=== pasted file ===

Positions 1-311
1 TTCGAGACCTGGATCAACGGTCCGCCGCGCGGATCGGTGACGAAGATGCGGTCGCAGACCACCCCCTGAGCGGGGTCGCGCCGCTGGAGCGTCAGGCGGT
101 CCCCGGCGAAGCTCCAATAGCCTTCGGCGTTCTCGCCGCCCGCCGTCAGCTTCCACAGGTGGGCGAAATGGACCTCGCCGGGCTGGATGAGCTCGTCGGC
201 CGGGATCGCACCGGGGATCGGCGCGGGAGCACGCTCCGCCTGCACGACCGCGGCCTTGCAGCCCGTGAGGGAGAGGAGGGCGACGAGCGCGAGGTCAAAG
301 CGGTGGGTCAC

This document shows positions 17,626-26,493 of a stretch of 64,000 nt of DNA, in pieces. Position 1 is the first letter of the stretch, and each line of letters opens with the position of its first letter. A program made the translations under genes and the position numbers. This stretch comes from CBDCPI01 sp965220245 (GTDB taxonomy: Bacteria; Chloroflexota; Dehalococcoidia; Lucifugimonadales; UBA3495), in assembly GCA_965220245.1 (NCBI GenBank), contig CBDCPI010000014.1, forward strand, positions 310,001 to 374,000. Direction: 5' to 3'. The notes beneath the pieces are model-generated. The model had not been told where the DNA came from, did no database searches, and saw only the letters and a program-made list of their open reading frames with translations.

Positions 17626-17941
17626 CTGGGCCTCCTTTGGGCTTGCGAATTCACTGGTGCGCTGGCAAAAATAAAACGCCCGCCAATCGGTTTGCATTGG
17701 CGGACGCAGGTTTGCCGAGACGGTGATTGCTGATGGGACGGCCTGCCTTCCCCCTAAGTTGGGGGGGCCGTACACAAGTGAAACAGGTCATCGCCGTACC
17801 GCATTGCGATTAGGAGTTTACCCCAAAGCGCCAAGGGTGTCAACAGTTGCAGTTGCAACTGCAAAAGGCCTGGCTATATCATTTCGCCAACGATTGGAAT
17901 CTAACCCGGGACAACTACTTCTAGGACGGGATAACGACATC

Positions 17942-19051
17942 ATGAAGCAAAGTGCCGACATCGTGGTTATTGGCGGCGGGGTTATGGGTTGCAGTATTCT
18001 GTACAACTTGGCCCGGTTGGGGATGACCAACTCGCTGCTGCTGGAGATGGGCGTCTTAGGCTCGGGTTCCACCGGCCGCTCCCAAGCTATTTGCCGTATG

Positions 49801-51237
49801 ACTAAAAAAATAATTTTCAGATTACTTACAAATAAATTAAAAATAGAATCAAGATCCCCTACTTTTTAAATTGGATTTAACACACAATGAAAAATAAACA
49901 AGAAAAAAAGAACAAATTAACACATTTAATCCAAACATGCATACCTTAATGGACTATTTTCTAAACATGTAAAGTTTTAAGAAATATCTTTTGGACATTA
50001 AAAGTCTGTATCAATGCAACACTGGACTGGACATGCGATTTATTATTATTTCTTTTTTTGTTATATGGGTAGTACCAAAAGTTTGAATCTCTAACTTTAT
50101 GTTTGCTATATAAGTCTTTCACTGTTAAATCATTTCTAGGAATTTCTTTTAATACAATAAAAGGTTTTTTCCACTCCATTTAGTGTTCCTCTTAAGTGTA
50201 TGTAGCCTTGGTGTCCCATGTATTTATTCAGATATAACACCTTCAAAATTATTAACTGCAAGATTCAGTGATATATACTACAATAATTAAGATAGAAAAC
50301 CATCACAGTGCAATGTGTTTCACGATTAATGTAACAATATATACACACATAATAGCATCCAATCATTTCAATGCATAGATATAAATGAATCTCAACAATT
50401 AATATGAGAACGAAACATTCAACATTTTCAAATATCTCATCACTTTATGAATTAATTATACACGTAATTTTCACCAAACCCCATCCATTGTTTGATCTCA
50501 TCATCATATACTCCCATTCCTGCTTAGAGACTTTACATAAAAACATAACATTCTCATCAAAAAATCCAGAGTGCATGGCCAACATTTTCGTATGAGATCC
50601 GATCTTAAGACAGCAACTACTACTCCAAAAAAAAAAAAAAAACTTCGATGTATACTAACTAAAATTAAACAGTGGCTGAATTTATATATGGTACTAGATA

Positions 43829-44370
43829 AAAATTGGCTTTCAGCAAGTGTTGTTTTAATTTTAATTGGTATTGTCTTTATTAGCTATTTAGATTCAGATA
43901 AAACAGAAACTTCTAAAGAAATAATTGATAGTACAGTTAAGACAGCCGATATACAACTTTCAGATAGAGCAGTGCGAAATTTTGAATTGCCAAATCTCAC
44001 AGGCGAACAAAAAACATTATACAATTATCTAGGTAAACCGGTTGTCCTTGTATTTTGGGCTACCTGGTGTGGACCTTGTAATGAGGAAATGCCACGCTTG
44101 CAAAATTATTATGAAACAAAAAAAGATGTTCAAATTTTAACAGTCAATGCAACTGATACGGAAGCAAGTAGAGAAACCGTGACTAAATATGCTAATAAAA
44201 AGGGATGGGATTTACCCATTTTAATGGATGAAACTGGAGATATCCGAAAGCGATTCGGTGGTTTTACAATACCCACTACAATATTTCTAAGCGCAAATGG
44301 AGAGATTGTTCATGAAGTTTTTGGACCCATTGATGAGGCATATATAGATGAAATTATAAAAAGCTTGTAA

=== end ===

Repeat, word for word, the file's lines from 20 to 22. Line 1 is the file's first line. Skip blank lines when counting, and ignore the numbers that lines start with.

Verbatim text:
50201 TGTAGCCTTGGTGTCCCATGTATTTATTCAGATATAACACCTTCAAAATTATTAACTGCAAGATTCAGTGATATATACTACAATAATTAAGATAGAAAAC
50301 CATCACAGTGCAATGTGTTTCACGATTAATGTAACAATATATACACACATAATAGCATCCAATCATTTCAATGCATAGATATAAATGAATCTCAACAATT
50401 AATATGAGAACGAAACATTCAACATTTTCAAATATCTCATCACTTTATGAATTAATTATACACGTAATTTTCACCAAACCCCATCCATTGTTTGATCTCA